To my mind, the strongest argument for methadone and buprenorphine has been overdose prevention–that dead addicts can’t recover and drug-free treatment isn’t going to work for everyone at every point in time. If I’m the parent of a heroin addict and they’ve refused drug-free treatment or relapsed after high quality drug free treatment of the adequate dose and duration, maintenance might look like the least bad option. At least they’ll be alive, right? (Of course, my concern is that these drugs have become the first line treatment and access to better options is diminishing.)

So, what did they find in this cohort?

Well,  8.8% of the cohort died. (9.4% of men.)

There were 3,685 deaths in the cohort between 1985 and 2005 for a crude mortality rate of  894 per 100,000py (95% CI: 865, 923) (Table 1).

How did they die?

The majority of deaths were drug-related  (n=1932; 52%), with most of these (n=1574; 82% of all drug-related deaths) coded as accidental opioid deaths. The bulk of remaining deaths were due to unintentional injuries (n=975; 26% of all deaths) and suicide (n=484; 13% of all deaths).

Did they at least live long lives?

Using the Australian life tables approach, there was an estimated 160,055 Years of Potential Life Lost (YPLL) in this cohort, an average of 44 YPLL per person who died, and 29 years of YPLL before age 65 (Table 4). Just under half (45%) of the YPLL were due to accidental opioid-related deaths (an average loss of 46 years of potential life, or 31 years prior to age 65). Motor vehicle accidents accounted for the highest average YPLL, 47 years, or 33 years before age 65.

How does this compare with the rest of the population?

The overall age-, sex- and year-standardised mortality ratio was 6.5 (95% CI: 6.3-6.7) indicating that our cohort had 6.5 times the rate of mortality than that expected in the population.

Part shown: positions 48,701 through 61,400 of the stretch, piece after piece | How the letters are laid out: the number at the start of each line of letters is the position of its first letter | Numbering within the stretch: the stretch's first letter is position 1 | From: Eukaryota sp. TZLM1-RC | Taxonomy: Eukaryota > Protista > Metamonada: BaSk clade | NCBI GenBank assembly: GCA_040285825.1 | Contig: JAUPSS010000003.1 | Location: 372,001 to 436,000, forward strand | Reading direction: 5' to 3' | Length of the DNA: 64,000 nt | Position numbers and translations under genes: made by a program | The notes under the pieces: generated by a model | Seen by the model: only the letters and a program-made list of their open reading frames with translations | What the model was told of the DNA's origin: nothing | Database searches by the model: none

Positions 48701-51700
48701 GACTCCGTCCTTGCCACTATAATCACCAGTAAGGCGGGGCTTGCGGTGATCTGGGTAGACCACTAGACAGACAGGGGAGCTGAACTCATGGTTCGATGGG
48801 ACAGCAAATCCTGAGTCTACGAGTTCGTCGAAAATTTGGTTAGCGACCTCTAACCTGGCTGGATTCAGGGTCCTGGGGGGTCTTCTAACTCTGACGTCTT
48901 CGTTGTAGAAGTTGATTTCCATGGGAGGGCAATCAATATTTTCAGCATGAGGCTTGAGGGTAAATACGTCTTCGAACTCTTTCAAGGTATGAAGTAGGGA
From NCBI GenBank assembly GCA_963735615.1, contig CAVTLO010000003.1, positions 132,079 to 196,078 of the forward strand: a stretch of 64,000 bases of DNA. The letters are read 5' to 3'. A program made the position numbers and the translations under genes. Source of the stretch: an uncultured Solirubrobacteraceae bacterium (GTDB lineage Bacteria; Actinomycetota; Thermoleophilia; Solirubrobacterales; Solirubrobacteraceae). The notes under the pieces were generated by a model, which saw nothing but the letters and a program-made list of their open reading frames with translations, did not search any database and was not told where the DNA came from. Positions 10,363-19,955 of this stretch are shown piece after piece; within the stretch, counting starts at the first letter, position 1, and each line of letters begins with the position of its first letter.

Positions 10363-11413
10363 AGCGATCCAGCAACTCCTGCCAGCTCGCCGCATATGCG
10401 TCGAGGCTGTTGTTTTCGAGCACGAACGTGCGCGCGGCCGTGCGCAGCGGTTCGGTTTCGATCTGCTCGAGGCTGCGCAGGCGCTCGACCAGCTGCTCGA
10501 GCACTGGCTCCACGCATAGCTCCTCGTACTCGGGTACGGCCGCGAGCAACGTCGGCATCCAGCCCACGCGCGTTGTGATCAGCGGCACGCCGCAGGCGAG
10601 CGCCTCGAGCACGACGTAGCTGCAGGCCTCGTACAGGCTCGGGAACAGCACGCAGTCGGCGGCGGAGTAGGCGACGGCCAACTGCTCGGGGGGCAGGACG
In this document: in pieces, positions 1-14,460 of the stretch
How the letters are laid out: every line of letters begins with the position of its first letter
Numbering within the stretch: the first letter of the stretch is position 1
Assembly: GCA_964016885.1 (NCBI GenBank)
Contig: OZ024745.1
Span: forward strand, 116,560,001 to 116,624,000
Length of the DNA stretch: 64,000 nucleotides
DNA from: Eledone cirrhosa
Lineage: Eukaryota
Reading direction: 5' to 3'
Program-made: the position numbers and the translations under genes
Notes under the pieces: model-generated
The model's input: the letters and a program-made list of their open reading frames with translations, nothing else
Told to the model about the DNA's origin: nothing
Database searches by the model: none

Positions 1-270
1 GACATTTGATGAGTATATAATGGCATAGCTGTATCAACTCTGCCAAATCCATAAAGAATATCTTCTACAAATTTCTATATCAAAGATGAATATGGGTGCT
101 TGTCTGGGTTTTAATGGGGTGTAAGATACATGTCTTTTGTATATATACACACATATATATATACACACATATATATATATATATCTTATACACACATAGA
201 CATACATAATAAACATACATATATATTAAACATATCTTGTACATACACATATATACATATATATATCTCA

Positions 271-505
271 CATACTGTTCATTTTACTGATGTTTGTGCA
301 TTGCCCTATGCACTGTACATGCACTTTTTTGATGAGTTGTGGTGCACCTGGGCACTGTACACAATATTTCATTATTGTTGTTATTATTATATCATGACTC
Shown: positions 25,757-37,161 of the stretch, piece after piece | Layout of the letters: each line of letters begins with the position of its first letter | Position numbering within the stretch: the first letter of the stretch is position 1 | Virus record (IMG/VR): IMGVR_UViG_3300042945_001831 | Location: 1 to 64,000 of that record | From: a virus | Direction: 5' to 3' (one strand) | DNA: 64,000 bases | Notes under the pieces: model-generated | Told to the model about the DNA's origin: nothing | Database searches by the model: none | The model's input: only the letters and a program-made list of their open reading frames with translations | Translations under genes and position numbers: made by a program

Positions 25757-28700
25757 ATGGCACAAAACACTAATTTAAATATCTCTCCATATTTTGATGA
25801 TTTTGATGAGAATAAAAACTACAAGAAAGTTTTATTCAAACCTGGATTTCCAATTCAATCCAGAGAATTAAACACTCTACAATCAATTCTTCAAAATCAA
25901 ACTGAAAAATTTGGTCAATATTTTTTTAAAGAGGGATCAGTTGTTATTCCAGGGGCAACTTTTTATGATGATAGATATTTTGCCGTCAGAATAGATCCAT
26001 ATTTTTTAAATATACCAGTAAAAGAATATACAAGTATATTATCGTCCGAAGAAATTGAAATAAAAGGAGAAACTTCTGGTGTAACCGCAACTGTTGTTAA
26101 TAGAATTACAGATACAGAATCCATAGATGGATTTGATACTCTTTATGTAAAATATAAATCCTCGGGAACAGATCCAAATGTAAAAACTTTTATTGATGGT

Is this unique to Australia?

The average of 44 years of potential life lost for each fatality in the cohort highlights the fact that deaths in opioid users often occur at a young age. This was particularly the case for avoidable causes of death such as drug overdose and injuries. The pattern of YPLL was broadly similar to previous analyses of a Californian male cohort (n=581) in the US, followed from 1962 to 1997 (10). Both studies found that opioid overdoses were the largest contributor to YPLL but suicides made a larger contribution to YPLL in our cohort, and homicide a larger contribution in the Californian cohort.

Now, this doesn’t mean that methadone doesn’t reduce death rates. It means that the death rate is still very high.

It also means that quality of life questions shouldn’t be dismissed with snarky quips like, “What kind of QOL do dead people have?“, because methadone patients die in large numbers too.

If you’re thinking that those were the bad old days, before we had buprenorphine, think again. Retention rates for methadone and buprenorphine are not great. When put head to head, methadone has higher retention rates.

I’ll also throw in a reminder from a previous post about were I stand on ORT:

Just to be sure that my position is understood. I’m not advocating the abolition of methadone.

Here’s something I wrote in a previous post: “All I want is a day when addicts are offered recovery oriented treatment of an adequate duration and intensity. I have no problem with drug-assisted treatment being offered. Give the client accurate information and let them choose.”

Another: “Once again, I’d welcome a day when addicts are offered recovery oriented treatment of an adequate duration and intensity and have the opportunity to choose for themselves.”

It’s also worth noting that there is a link between AA and methadone.